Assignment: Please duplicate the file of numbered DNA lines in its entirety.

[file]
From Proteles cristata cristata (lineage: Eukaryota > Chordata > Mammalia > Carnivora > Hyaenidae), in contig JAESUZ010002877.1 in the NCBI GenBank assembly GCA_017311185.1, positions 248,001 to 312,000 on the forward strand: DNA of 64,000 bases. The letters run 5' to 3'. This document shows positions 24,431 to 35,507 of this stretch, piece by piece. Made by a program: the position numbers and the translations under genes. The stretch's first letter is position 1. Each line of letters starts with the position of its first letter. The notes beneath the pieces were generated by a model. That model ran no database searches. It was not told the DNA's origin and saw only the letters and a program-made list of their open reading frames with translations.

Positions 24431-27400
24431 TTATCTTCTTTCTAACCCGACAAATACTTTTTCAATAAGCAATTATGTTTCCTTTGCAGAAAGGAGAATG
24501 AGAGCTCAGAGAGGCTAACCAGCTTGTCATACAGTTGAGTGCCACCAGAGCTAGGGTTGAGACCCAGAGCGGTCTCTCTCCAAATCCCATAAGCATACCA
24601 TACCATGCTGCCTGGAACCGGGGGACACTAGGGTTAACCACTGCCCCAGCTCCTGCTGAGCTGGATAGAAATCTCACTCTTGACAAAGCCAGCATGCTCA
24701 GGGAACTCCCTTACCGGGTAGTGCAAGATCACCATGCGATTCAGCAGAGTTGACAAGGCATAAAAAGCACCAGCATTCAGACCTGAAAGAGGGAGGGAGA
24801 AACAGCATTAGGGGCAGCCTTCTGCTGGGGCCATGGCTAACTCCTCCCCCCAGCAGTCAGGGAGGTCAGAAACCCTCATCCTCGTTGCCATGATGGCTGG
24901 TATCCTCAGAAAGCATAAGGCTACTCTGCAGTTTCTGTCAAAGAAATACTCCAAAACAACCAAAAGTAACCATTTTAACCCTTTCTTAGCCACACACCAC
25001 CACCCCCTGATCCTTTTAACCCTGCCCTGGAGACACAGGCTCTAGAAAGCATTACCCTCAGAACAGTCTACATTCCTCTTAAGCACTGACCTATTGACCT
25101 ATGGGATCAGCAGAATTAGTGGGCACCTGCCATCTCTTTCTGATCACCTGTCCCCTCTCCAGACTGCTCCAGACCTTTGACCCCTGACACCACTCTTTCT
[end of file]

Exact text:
From Proteles cristata cristata (lineage: Eukaryota > Chordata > Mammalia > Carnivora > Hyaenidae), in contig JAESUZ010002877.1 in the NCBI GenBank assembly GCA_017311185.1, positions 248,001 to 312,000 on the forward strand: DNA of 64,000 bases. The letters run 5' to 3'. This document shows positions 24,431 to 35,507 of this stretch, piece by piece. Made by a program: the position numbers and the translations under genes. The stretch's first letter is position 1. Each line of letters starts with the position of its first letter. The notes beneath the pieces were generated by a model. That model ran no database searches. It was not told the DNA's origin and saw only the letters and a program-made list of their open reading frames with translations.

Positions 24431-27400
24431 TTATCTTCTTTCTAACCCGACAAATACTTTTTCAATAAGCAATTATGTTTCCTTTGCAGAAAGGAGAATG
24501 AGAGCTCAGAGAGGCTAACCAGCTTGTCATACAGTTGAGTGCCACCAGAGCTAGGGTTGAGACCCAGAGCGGTCTCTCTCCAAATCCCATAAGCATACCA
24601 TACCATGCTGCCTGGAACCGGGGGACACTAGGGTTAACCACTGCCCCAGCTCCTGCTGAGCTGGATAGAAATCTCACTCTTGACAAAGCCAGCATGCTCA
24701 GGGAACTCCCTTACCGGGTAGTGCAAGATCACCATGCGATTCAGCAGAGTTGACAAGGCATAAAAAGCACCAGCATTCAGACCTGAAAGAGGGAGGGAGA
24801 AACAGCATTAGGGGCAGCCTTCTGCTGGGGCCATGGCTAACTCCTCCCCCCAGCAGTCAGGGAGGTCAGAAACCCTCATCCTCGTTGCCATGATGGCTGG
24901 TATCCTCAGAAAGCATAAGGCTACTCTGCAGTTTCTGTCAAAGAAATACTCCAAAACAACCAAAAGTAACCATTTTAACCCTTTCTTAGCCACACACCAC
25001 CACCCCCTGATCCTTTTAACCCTGCCCTGGAGACACAGGCTCTAGAAAGCATTACCCTCAGAACAGTCTACATTCCTCTTAAGCACTGACCTATTGACCT
25101 ATGGGATCAGCAGAATTAGTGGGCACCTGCCATCTCTTTCTGATCACCTGTCCCCTCTCCAGACTGCTCCAGACCTTTGACCCCTGACACCACTCTTTCT